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MultiSIM Circuit Files to Accompany

Digital Fundamentals, 10th Edition by Tom Floyd
Notes and Clarifications
Effective 06 Dec 07


MultiSIM Circuits to Accompany Digital Fundamentals, 10th Edition by Tom Floyd consists of student and instructor files. The Student CD contains circuit files only and is packaged with the textbook. Instructors can access the instructor circuit files on the Prentice Hall web site.


CD Contents
Folder Organization Files on the student CD are organized in the following folders as shown in Figure 1:

Figure 1: Student CD Folder Organization

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4. and so forth.2. the student is expected to use the input and output signals to isolate and identify some hidden fault in the circuit or verify that the circuit is operating correctly. It is not and is not intended to be a general tutorial for using MultiSIM. For example. the user should try the following: Page 2 of 3 . activate the inputs when necessary. as the system application circuit file is the only MultiSIM circuit file for Chapter 10.2. 4.MS10 file extension. Circuit Restrictions All hidden faults in troubleshooting circuits are password-protected. The names of the chapter subfolders correspond to the chapter number of Digital Fundamentals in which the circuits are referenced. Chapter Subfolders For convenience. although the software will automatically convert the .MS9 file extension.MS10 format. 10th Edition. 3. MultiSIM 10 Users with access to both MultiSIM 9 and MultiSIM 10 should see no difference when simulating the MultiSIM 9 and MultiSIM 10 circuits provided on the MultiSIM circuits CD.1.3.4. The first type consists of simulation circuits. Differences Between MultiSIM 9 and MultiSIM 10 Circuit Files The CD provides most of the circuit files for Digital Fundamentals in both MultiSIM 9 and MultiSIM 10 format.MS10 files. Chapter 3 circuits are contained in the CHAP03 subfolder. Circuit File Simulation Tips and Techniques This section contains some guidelines for using MultiSIM to simulate the circuits provided for Digital Fundamentals. 2.1. 3. These circuits typically have input and output devices already connected and require the student to run the simulation. However. In addition. In the event the the different versions give different results. The second type consists of troubleshooting circuits. Chapter 4 circuits in CHAP04. the circuit files are contained in chapter subfolders.MS9 files.2. Passwords for circuit restrictions are provided in the Digital Fundamentals. For more information on using MultiSIM the student and instructor should refer to the MultiSIM User’s Manual and online help. Simulation Circuits Simulation circuits are circuits intended to demonstrate or illustrate some principle of digital circuit theory. MultiSIM 9 vs. The MSIM9 folder does not include a CHAP10 subfolder (unlike the MSIM10 folder). Circuit File Organization This CD contains files in both MultiSIM 9 and MultiSIM 10 formats. and observe the outputs for the given inputs.MS9 files to . 2. 3. Circuit Files The MultiSIM circuit files consist of two basic types.3. 3.MS9 and . Troubleshooting Circuits Troubleshooting circuits require the student to select some means of applying inputs and observing outputs. All MultiSIM 9 circuit files are contained in the chapter subfolders in the MSIM9 folder and have a . MultiSIM 9 will work only with the . MultiSIM 10 will work with both . All MultiSIM 10 circuits are contained in the chapter subfolders in the MSIM10 folder and have a . circuit files for system applications in the Digital Fundamentals textbook are available only in MultiSIM 10 format. 10th Edition Instructor’s Resource Manual (IRM).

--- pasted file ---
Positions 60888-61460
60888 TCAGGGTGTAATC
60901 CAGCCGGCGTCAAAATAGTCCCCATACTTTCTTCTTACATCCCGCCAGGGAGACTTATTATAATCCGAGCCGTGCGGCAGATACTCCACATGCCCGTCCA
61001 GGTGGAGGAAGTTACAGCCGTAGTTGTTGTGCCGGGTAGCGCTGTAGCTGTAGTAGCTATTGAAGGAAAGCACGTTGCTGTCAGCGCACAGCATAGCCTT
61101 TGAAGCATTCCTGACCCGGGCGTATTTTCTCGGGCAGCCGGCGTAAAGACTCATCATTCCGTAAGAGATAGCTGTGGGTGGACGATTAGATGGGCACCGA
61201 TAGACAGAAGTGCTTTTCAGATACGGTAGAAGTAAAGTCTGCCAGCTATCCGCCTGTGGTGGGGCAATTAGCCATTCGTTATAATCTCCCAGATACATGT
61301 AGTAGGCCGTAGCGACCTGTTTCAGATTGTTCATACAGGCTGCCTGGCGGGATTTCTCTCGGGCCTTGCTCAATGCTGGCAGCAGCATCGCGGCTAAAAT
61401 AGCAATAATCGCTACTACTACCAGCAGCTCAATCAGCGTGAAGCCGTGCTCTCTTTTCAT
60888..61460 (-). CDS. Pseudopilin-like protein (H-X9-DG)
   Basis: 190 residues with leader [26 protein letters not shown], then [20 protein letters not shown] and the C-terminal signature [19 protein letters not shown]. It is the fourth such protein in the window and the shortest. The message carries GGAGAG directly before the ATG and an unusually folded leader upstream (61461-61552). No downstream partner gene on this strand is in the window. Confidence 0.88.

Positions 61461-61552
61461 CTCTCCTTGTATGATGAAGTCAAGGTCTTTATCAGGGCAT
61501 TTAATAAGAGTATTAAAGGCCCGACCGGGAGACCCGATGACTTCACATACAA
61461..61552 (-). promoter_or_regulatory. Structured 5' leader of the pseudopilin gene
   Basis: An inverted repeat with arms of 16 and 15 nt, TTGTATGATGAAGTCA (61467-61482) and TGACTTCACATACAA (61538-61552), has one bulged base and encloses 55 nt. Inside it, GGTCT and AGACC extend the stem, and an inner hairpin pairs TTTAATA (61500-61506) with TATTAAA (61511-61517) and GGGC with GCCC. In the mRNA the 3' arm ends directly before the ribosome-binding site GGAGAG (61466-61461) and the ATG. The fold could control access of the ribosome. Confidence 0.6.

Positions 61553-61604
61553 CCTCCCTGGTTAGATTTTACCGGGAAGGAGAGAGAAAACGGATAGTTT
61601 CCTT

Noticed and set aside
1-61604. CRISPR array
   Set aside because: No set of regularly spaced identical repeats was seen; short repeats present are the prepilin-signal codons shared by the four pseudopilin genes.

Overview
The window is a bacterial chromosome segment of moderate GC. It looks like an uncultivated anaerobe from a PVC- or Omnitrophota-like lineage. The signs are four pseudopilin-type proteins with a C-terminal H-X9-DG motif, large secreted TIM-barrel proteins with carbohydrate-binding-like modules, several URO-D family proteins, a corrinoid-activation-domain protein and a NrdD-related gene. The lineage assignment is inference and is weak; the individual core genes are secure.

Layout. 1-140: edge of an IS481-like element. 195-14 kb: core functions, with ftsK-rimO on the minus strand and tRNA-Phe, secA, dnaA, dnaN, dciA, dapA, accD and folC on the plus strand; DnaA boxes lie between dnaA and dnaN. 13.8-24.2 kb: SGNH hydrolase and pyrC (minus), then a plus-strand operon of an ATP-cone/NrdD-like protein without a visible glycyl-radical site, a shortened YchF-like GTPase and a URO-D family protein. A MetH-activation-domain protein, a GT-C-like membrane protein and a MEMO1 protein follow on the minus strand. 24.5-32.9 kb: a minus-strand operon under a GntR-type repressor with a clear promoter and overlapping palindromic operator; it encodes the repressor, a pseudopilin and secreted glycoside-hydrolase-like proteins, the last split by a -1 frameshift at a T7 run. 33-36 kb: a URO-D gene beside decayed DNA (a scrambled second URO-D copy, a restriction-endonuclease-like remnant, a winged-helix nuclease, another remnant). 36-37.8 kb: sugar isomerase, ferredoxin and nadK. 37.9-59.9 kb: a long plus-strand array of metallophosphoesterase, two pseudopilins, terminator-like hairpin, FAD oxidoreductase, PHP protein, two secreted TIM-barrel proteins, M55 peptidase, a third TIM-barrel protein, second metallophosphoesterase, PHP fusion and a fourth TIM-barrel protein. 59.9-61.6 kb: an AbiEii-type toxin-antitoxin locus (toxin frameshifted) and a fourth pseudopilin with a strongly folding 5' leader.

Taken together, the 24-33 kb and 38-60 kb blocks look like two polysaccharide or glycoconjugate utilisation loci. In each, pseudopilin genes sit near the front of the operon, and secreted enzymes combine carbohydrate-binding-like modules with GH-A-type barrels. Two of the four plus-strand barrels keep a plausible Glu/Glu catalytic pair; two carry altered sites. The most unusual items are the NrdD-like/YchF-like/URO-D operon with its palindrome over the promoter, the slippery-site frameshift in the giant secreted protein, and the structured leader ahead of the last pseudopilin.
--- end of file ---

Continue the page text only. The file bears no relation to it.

signal generators. probes. 4. adding signal probes to nodes along the signal paths can sometimes get the simulation to work as expected. such as demonstrating or verifying the operation of flip-flops or sequential logic circuit such devices as word generators. and LEDs can be used but are less practical as the changes in circuit states. For simulating dynamic operation of digital circuits. rather than the states themselves. This option is found under the Simulate → Digital Simulation Settings… menu of the MultiSIM menu bar. oscilloscope. Simulation Options MultiSIM provides a number of options for supplying inputs and monitoring outputs in the MultiSIM circuits. In real-world environments this approach is taken for production circuit testing in which automation is preferred to reduce the time and cost of testing many units. In most cases MultiSIM will display a dialog box advising the user to try running the simulation again. are typically of interest.production circuit evaluation. Thisapproach is also useful when the expected number of simulations or inputs and outputs is small. as shown in .Figure 2 Figure 2: Digital Simulation Settings Window 3) If Option 1 and Option 2 do resolve the problem. inputs and outputs are sufficient to verify the circuit.1) Verify that the MultiSIM files match the corresponding circuit in the Digital Fundamentals textbook. All the solution circuits contained on the CD have been tested to ensure that they simulate properly.2. Moving components or wiring in MultiSIM files can sometimes create unintented connection between nodes. or steady-state. Page 3 of 3 . This is especially true if a large number of inputs and outputs are involved or a large number of simulations are expected. logic analyzers. If none of the above suggestions work it may be necessary to rebuild the circuit from scratch using your copy of MultiSIM or to contact Technical Support at Electronics Workbench. 4) Occasionally the simulation will not run because the circuit has not been properly initialized. This will be true in general for when static. switches and probes or LEDs are the most typical simulation approach. In theory switches. and other time-varying devices are used. In real-world environments this approach is best-suited to prototyping or pre. such as demonstrating or verifying the operation of logic gates or purely combinational logic circuits. For simulating static operation of digital circuits. 2) Set MultiSIM to simulate digital circuits using “Real” rather than “Ideal” mode. While there is no “right” or “wrong” way to simulate a circuit. the purpose of the simulation and the nature of the circuit often favor a particular approach.